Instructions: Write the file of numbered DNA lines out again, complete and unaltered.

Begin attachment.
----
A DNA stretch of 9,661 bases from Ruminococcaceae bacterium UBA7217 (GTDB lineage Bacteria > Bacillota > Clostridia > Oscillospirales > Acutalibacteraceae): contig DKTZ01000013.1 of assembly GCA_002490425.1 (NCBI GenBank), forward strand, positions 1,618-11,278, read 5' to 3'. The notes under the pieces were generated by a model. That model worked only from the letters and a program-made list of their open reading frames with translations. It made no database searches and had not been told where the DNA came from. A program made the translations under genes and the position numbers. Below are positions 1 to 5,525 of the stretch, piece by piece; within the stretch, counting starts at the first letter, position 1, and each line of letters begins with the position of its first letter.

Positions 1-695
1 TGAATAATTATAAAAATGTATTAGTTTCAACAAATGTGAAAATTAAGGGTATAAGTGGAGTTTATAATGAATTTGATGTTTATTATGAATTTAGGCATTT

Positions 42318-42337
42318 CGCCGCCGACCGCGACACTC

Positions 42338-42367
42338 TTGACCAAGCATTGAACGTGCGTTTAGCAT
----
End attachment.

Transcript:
A DNA stretch of 9,661 bases from Ruminococcaceae bacterium UBA7217 (GTDB lineage Bacteria > Bacillota > Clostridia > Oscillospirales > Acutalibacteraceae): contig DKTZ01000013.1 of assembly GCA_002490425.1 (NCBI GenBank), forward strand, positions 1,618-11,278, read 5' to 3'. The notes under the pieces were generated by a model. That model worked only from the letters and a program-made list of their open reading frames with translations. It made no database searches and had not been told where the DNA came from. A program made the translations under genes and the position numbers. Below are positions 1 to 5,525 of the stretch, piece by piece; within the stretch, counting starts at the first letter, position 1, and each line of letters begins with the position of its first letter.

Positions 1-695
1 TGAATAATTATAAAAATGTATTAGTTTCAACAAATGTGAAAATTAAGGGTATAAGTGGAGTTTATAATGAATTTGATGTTTATTATGAATTTAGGCATTT

Positions 42318-42337
42318 CGCCGCCGACCGCGACACTC

Positions 42338-42367
42338 TTGACCAAGCATTGAACGTGCGTTTAGCAT